There are inherent advantages to including a sidekick.

READER IDENTIFICATION

When using a sidekick, readers have an opportunity to identify with him or her.  This gives an author a wider range of readership.  Some may have found James Hook cold and a little distant, but liked Billy Jukes’s more reckless behavior.

WAIT.  WHAT HAPPENED?

If a hero is alone and figures out a solution, then he just does what he needs to do and skips the explanation.  If that information is important for the reader to know, you need a second character to draw it out.  This is a classic setup and it worked well with Hook and Jukes.

OUTSIDE PERSPECTIVE

This is an advantage if you are writing from multiple perspectives.  Your protagonist can’t see everything.  They operate from a single point of view.   Writing from a sidekick’s POV is a great way to give new information to the reader that you want to hide from the hero and show how wonderful the hero is without the hero sounding arrogant.  We wrote CJH from one POV, but this is a great tool if you decide to use it.

COMPLEMENTARY BEHAVIORS

This is my favorite reason.  As athletic and strong as Billy Jukes was compared to the sickly James Hoodkins, he was two years younger and a far slower thinker than his genius friend.  This made for an interesting brain-and-brawn pairing.  James was the clear leader of the two and there was no problem that their combined skill set couldn’t overcome.

Knights have squires.

Sherlock Holmes has Dr. Watson.

Batman has Robin.

Sidekicks matter.

Cut Through Writing Myths

At the start of a school year, teachers experience a rush of excitement.  We also experience an avalanche of work that wasn’t there just a few days ago.  Schedules, standards, paperwork, student names, grading, lesson plans, paperwork, classroom setup, and paperwork drown out anything else going on in our lives.  It is a joy and I am thrilled to be in education.  I am also grateful for my short break from writing because it has given me a chance to look back on some really terrible common myths I found in most “how to” writing books.

Myths about Perspective and Point of View

Myth: Limit your point of view characters to three but never have only one.  Too many characters confuse the reader and having only one will lack depth.

My Truth:  Use however many perspectives it will take to tell your story.  Kevin Anderson’s Saga of the Seven Suns and George R. R. Martin’s Game of Thrones have a dozen POV characters.  Jeff Lindsay wrote five Dexter novels from within his main character’s mind.  Side Note: You should always keep a single perspective within a scene or you WILL confuse a reader.

Myths about Grammar

Myth: You should always write using correct grammar.

My Truth:  Learn correct grammar and punctuation.  This way, when you need to write dialogue, dialect, or artful prose, you know what rules you are breaking.  Failing to learn doesn’t make your writing quirky or unique.  It makes you seem illiterate.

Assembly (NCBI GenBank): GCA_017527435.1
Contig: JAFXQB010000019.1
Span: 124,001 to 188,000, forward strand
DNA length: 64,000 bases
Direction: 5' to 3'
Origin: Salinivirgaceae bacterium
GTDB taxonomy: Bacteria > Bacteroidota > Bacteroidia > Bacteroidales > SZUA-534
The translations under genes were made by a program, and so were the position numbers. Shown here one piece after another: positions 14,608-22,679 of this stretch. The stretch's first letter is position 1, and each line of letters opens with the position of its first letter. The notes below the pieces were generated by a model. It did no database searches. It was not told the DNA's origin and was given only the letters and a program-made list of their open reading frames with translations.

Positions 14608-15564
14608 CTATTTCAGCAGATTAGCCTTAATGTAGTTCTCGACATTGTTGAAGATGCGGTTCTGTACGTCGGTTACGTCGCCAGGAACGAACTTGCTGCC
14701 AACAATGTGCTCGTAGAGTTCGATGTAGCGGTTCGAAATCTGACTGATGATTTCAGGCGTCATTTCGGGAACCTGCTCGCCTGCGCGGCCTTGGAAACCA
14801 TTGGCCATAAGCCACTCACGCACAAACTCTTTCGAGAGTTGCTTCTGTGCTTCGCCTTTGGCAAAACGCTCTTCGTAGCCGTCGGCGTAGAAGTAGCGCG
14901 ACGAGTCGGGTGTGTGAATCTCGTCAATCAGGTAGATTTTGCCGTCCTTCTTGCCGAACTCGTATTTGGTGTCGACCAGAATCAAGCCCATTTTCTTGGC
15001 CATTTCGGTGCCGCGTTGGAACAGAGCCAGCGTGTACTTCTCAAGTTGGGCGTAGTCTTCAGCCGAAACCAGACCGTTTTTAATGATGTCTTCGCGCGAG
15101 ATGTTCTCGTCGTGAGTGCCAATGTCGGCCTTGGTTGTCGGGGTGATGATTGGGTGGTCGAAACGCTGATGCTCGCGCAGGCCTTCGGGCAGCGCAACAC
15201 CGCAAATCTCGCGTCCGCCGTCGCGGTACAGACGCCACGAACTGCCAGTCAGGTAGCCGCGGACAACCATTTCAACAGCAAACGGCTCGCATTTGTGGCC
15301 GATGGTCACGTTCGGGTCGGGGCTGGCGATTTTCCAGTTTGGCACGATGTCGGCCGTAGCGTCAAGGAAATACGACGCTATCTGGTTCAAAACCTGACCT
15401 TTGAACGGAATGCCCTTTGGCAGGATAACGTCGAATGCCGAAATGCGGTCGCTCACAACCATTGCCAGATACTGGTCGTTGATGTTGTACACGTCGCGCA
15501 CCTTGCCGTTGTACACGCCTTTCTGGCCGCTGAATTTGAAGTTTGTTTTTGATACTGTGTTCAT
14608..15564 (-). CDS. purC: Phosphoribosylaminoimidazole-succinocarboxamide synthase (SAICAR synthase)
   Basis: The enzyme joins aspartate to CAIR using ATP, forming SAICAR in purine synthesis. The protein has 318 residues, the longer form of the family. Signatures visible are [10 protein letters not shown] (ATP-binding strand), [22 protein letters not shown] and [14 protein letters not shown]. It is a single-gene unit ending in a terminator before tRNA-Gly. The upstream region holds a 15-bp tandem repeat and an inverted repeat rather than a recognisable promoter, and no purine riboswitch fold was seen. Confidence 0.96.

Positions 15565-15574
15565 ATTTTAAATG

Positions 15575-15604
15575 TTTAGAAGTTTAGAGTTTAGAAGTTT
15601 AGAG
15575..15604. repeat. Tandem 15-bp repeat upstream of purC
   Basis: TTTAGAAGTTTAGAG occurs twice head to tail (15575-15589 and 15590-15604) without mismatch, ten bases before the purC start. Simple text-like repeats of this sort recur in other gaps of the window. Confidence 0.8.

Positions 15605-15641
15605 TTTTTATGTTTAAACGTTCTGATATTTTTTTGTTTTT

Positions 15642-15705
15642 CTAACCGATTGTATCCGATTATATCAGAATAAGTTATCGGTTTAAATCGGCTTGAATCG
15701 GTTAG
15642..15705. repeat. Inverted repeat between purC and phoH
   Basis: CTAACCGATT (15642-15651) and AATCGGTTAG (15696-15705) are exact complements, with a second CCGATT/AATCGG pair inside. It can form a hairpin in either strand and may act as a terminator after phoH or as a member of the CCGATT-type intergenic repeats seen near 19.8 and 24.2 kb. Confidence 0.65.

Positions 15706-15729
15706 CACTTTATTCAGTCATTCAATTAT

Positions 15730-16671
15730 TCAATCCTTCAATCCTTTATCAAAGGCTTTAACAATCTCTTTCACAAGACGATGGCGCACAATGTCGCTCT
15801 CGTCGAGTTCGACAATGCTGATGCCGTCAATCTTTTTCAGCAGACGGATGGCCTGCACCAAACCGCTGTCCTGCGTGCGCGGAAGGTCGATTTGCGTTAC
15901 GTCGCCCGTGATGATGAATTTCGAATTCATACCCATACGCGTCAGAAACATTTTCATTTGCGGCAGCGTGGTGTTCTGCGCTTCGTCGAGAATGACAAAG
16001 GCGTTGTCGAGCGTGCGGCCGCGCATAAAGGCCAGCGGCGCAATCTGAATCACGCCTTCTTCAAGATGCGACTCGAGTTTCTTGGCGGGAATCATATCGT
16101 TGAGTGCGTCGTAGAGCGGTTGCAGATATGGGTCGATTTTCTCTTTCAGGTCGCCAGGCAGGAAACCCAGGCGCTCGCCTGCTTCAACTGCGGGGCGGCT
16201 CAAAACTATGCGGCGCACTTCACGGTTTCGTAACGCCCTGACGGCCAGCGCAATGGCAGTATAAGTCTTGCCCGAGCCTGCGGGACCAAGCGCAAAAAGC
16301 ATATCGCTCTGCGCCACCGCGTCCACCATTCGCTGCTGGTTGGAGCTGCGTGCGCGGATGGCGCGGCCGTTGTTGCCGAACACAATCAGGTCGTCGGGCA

Myths about Exposition

Myth: Avoid exposition in the form of information dumps.

My Truth: Exposition is important.  Information dumps, like the opening paragraphs in a Star Wars movie, rarely work well.  If you find yourself explaining too much, you probably missed an opportunity to hint at your topic earlier in the story.  Go back and plant seeds in the first few chapters if you want a garden in the final scene.

Myths about Sequence

Myth: Always write in a logical progression of thought and avoid flashbacks.

My Truth: Tell this to the writers of the Highlander or Once Upon a Time TV series.  I know that television is a different medium, but good writing is good writing.  Whatever structure best fits your story is the one that you should use.

BOOKS WORTH READING

In the end, there are only a few good books on how to write well.  Stephen King’s On Writing is the most useful. Another worthy mention is: Nail Your Novel: Why Writers Abandon Books and How You Can Draft, Fix and Finish with Confidence, by Roz Morris. This is a great book for structure and manuscript resuscitation.

When is it a novel and when is it a short story?

Aside from the length of the work, there are many factors that separate a short story from a novel.

RIGHT FROM THE START

The first line of a short story should bring readers right into the action.    The opening of a novel has more to accomplish.  Even though the plot doesn’t have to be introduced in the first chapter, there are world-building tasks that normalize the setting, introduce characters, and establish tone.

CHARACTERS

There are fewer characters in a short story than in a novel.  In general, short stories are limited to one point of view with under ten people running around.  Since these characters populate a tight space, each one has a specific job to do and run the risk of becoming caricatures of their roles.  Novels can dedicate whole scenes about character development without pushing the plot along.

PLOT COMPLEXITY

Since length is the prime difference maker between short stories and novels, it is no surprise that the plot structure is affected.   Plot, much like characters and setting, have to be laser focused in a short story.  No detours.  No extensive red herrings.  At best, there is room for one or two good twists that are directly related to the advancing plot.  This is a blessing as much as it is a hindrance because it is as easy to stray too far from the plot in a novel as it is to be overly simplistic in a short story.